I made the decision over two years ago to leave my hometown; putting roughly 364 miles between me and the first 31 years of my life. About a year in, I finally asked myself this question: “Why do I fucking hate myself so much!!??!?!” It was a violent hate. It was a condemning, condescending, vitriolic entanglement of tones, yells, facial expressions, temper tantrums, arguments with my husband, fights with my child and a rigid, unyielding anger….At Myself.
Trying to resolve an argument with someone when you are more angry at yourself than anyone else is madness. There is no winning for the other person. Any contrary opinion feels like an attack and concessions feel like pity. Pity I desperately wanted, actually, but too proud and scared to take the comfort. I would spend hours arguing simply on the basis of what a horrible person I must be to feel…anything. To want..anything. To need anything. To have an opinion. To have a “wrong” opinion. To make too much noise. To not have everything ready. To not know everything. To know anything.
I feel overwhelming anxiety and stress over these things, every day.
The Inner Critic and Toxic Shame grows rampant in traumatized children. It fuels the emotional flashbacks and creates hypervigilance in even our most mundane activities. The child who grows up in a toxic environment, has to develop an almost psychic awareness in evaluating every thought, word and action so as not to be singled out for punishment or ridicule.
The obsession becomes in rooting out real and imagined flaws or limitations, so as to keep order to our world; and it lends to a debilitating pattern of performance anxiety as we try to express ourselves as adults.
In Other Words, It’s Exhausting. It’s Really Fucking Exhausting.
But the exhaustion is nothing compared to the shame of feeling this way. Self-esteem is obliterated; Inundated with a sense of worthlessness, feeling stupid, flawed, ugly, broken…feeling as though you have no right to be here or take up space.
It is an isolating wave of emotions that reflects the childhood environment.
I always want to hide my face when I am feeling this way and having a conversation with my husband. He has to pull my chin up and I can never keep eye contact for very long.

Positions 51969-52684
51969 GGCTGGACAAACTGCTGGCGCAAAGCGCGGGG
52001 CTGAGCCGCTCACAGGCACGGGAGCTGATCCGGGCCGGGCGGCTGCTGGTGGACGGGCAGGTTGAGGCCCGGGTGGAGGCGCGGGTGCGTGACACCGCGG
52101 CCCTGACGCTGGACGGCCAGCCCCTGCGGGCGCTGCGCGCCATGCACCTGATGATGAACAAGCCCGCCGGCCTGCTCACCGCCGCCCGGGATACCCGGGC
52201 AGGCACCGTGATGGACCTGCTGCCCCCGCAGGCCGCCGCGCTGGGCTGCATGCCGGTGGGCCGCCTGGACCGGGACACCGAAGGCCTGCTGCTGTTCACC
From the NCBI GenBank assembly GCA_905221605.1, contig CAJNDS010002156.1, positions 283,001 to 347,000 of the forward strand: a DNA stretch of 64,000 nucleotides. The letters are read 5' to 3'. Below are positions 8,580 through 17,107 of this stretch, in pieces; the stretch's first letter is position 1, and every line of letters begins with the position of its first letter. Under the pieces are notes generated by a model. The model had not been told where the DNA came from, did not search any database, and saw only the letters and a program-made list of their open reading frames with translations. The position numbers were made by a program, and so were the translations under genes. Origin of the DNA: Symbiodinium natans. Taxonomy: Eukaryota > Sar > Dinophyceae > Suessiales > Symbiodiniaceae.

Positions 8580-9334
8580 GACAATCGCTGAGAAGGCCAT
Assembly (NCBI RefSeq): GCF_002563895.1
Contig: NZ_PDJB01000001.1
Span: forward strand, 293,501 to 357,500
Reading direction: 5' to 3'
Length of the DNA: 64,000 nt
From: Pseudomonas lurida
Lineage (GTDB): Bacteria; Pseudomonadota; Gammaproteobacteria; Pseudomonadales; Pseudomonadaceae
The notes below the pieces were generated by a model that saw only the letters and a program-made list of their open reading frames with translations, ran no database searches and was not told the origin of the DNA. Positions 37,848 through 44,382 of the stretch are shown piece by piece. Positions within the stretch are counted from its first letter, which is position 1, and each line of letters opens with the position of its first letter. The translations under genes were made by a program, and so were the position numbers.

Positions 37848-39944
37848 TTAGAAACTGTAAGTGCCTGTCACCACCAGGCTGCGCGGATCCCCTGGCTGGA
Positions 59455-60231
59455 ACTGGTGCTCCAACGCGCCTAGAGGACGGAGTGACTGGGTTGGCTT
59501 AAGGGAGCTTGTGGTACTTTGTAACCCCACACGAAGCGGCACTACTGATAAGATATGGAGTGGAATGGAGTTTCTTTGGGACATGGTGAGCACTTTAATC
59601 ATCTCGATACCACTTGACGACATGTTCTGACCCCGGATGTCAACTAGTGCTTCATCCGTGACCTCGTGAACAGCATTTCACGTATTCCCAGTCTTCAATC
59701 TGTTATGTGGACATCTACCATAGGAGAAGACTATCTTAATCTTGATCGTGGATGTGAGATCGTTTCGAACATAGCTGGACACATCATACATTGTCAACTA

But I’m working on it.
Being lost in a toxic shame spiral or feeling the abuse of your own inner critic are signs of having emotional flashbacks. I am thankful that I followed the question of “Why do I feel this way” because I realized it was never about me, and while that is harmful in its own right, and to be explored later, it is a very true concept. Hurt people hurt other people. It is an unconscious defense mechanism. Families who have generations of abuse and addiction in their history have remained unconscious in their pain and keep inflicting the same wounds over and over and over again.
Children are perfect triggers for these wounds. We are told as children that we have no rights or freedom until we are adults. We have no control over the environment our parents provide us with. But as adults we have responsibilities and our own children, where we find we have to share our rights and freedoms with them!
A lot of our repressed anger comes from finding out that Control is an elusive and mythical concept. We struggle with the cognitive dissonance of having been controlled through our early years, having repressed many of those themes and memories, only to have it resurface in our children, whonaturally refuse to be controlled.
And we start to remember what it was like when we were kids.
To understand the developmental process of the child is to understand that the child holds no manipulation or malice in their early years. It is easy to take the behaviors of our children personally. And then react, unconsciously, from the experiences that make up our second nature. When we see children as children, in all of their curiosity and true innocence, we do not attach the karmic feelings of shame and guilt to their behaviors. When we see ourselves in our children and we grew up in a violent home, all we see is shame and guilt.
And it is no longer about the child.
Being caught in emotional flashbacks is like Finally making it about me, but I know it is still misplaced and still one more thing to work through. Unfortunately, emotional flashbacks can be present your entire life, but it becomes more manageable as more feelings and experiences are validated within you, when you can “make it about you” in the most healthy, life affirming way you can imagine.
Just know this: You have a right to be here. Your worth is immeasurable. You have a purpose. Doubting those truths are painful to the soul. Make a commitment right now to stop denying it.